I bowed my head and walked away sheepishly with my tail between my legs, only to discover three other classic Skylines in the upper part of the lobby. It's like they were testing me. The Skyline is a Japan-only classic that has become a legend in performance car circles. The model in the lower lobby was a 2000 GTX, and appeared to have been parked there when new. It was a spotless example of the 70's Skyline, and attracted attention from many visitors.
I didn't dare try to grab photos of the other oldies I saw, but they were just as spotless as this 2000 GTX. The streets of Japan are filled with modern cars, but every once in a while I see an oldie like this. I'll be visiting until Saturday, so hopefully I'll get to see a few other classic Japanese cars. With luck the next time there will be no photo restrictions!
Anyone else a fan of classic Japanese sports cars? Have any pics to share? Feel free to share them! Hopefully you don't have to risk your life (or visitors badge!) to get them...
Paying attention really paid off the other night. I was taking a taxicab home after a late dinner, and was watching the city as it rolled by. All of a sudden I saw a flash of a little yellow car in a window, not too far from where I live. I barely had time to see it, but knew what it was right away: an Isetta. For those that don’t know it, an Isetta can’t be mistaken for any other car. It’s a tiny 2 seater egg-shaped car with a single door in the front. Produced from 1955 until 1962, the BMW version was one of several versions either copied or built under licence from ISO, an Italian manufacturer of scooters and 3-wheeled trucks.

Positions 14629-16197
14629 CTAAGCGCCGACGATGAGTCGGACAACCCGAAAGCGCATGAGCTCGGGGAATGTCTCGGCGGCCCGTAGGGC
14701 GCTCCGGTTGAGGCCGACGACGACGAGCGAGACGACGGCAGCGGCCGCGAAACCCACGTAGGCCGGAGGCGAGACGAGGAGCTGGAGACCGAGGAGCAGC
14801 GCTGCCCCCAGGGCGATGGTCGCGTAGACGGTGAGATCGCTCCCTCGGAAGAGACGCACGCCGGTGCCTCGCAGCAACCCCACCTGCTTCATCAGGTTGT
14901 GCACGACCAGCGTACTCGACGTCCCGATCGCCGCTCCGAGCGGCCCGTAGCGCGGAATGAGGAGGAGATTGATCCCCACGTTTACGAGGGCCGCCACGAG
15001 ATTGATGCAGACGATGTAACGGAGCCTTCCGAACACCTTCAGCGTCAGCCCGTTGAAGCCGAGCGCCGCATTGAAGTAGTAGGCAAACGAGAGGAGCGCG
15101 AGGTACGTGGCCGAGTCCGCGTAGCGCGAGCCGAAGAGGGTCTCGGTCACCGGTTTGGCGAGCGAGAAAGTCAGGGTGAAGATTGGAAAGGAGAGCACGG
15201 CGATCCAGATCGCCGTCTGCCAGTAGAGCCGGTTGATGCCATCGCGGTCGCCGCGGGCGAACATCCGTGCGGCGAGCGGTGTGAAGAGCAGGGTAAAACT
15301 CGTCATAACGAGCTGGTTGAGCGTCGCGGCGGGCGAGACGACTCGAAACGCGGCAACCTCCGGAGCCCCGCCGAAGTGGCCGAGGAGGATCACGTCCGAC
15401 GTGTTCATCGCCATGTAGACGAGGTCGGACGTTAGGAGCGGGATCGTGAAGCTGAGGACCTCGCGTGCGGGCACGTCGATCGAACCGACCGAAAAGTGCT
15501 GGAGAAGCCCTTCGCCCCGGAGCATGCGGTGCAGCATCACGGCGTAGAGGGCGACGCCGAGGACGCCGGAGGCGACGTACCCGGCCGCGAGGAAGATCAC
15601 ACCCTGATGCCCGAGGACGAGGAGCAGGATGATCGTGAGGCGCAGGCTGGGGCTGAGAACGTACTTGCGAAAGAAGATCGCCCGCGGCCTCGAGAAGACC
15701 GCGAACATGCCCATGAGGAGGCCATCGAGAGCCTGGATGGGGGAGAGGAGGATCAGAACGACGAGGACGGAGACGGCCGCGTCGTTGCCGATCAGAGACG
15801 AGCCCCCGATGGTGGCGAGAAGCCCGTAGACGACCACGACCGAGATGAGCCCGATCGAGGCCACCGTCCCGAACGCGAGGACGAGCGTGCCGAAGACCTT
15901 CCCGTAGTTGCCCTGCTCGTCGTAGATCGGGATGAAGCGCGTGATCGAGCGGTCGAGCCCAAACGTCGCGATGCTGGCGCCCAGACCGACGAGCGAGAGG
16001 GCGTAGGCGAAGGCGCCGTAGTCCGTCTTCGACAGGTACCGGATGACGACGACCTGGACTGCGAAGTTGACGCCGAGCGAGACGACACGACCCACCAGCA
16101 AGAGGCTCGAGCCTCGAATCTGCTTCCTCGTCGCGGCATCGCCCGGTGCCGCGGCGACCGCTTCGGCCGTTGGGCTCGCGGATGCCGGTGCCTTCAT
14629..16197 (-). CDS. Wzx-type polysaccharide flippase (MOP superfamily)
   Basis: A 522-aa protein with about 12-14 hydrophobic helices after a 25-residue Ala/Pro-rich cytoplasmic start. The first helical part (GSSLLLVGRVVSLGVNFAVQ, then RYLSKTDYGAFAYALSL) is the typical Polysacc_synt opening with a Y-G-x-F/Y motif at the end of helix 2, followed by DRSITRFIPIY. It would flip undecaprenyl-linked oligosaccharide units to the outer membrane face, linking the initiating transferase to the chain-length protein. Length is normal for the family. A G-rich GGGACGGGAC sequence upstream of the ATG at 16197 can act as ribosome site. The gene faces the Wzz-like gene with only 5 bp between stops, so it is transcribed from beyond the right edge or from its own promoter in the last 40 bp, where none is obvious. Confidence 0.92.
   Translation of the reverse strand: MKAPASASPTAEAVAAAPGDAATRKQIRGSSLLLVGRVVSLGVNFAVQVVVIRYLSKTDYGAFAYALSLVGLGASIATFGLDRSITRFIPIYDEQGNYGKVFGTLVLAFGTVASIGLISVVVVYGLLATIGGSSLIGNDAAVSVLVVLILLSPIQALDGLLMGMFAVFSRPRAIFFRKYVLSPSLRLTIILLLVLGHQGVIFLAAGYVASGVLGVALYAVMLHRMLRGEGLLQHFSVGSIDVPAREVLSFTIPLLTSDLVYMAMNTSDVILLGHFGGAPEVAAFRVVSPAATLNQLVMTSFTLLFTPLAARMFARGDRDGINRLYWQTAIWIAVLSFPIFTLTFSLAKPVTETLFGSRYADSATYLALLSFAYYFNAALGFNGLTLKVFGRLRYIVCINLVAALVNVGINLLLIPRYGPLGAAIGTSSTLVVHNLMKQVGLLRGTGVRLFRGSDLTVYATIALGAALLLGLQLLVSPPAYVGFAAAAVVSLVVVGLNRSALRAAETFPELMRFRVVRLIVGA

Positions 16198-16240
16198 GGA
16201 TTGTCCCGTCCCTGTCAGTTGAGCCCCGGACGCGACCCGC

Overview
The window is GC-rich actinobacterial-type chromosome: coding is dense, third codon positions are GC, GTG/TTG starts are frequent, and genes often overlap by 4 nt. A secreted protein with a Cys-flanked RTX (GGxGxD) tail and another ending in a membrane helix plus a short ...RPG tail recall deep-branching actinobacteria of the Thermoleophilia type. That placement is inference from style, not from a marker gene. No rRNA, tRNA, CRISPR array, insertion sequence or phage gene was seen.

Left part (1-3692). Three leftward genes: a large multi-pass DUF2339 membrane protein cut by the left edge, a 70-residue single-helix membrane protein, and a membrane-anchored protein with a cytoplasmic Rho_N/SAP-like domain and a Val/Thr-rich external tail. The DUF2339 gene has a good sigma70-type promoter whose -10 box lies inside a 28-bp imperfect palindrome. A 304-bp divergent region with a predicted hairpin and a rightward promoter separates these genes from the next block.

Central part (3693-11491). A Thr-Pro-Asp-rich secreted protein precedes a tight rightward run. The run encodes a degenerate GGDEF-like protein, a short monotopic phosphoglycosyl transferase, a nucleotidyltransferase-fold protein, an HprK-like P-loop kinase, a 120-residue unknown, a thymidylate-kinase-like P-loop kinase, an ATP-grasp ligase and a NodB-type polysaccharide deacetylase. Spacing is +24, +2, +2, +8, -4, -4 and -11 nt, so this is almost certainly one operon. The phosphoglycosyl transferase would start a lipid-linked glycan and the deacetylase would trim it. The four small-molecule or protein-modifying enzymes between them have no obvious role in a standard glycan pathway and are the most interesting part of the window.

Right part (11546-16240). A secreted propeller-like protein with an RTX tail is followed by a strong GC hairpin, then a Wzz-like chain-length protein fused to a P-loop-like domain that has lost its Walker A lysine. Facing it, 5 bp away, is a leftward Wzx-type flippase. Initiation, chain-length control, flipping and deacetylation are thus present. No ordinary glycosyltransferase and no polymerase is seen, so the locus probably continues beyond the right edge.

The Isetta is like no other car I know. It’s tiny. Really tiny. Only 2.29 m (7.5 ft) long and 1.37 m (4.5 ft) wide, it’s not hard to see how it earned the nickname ‘bubble car’. A single-cylinder engine under the seat drove the rear wheels. The Isetta may have been light, but with only 13 horsepower, it took well over 30 seconds to get to 60 km/h, and the top speed was somewhere around 75 km/h (47 mph). The Isetta’a claim to fame was its fuel economy: it was the first mass-production car to reach a fuel economy rating of 3 L/100 km (78 mpg US).
I went back the following morning and discovered the Isetta sitting quietly in a showroom window. The dealership specialises in various brands of luxury vehicles, and the Isetta looked out of place with the large SUVs in the showroom. To my eyes it looked like a sad little puppy dog that wanted to go for a walk. I was able to take a very close look, and even open the door to check out the interior. The car was nearly perfect, with a spotless interior and flawless paint. The odometer only showed 974 kilometers, and I could easily believe that it hadn’t yet rolled over the counter.
After thoroughly checking the car out, I went and asked about the price. The person in the store didn’t speak English, so he put me on the phone with a woman that did. She told me the car was in fact for sale, and that it was 40,000…
At this point I got excited, as I assumed she was going to finish with ‘RMB’, which is the Chinese currency. 40,000 RMB is around $7000 USD / $8000 CAD / 6000 euros. My excitement came crashing down when she said it was 40,000… euros! As much as I like the car, the price was a LITTLE steep, and I wasn't sure my bank card would agree, so I had to leave without making the deal. I took one last look at the car before going, and couldn't help once again picturing it as a sad doggy in the window, longing to go outside and play...
This poor little guy needs rescuing! There's nothing sadder than a lonely pooch in a pet shop window, so I think I'll have to go back and see how he's doing soon.
Welcome! My name is Paul, and I am an old-fashioned, low-pressure, low-buck car fan with lots of automotive stories to tell!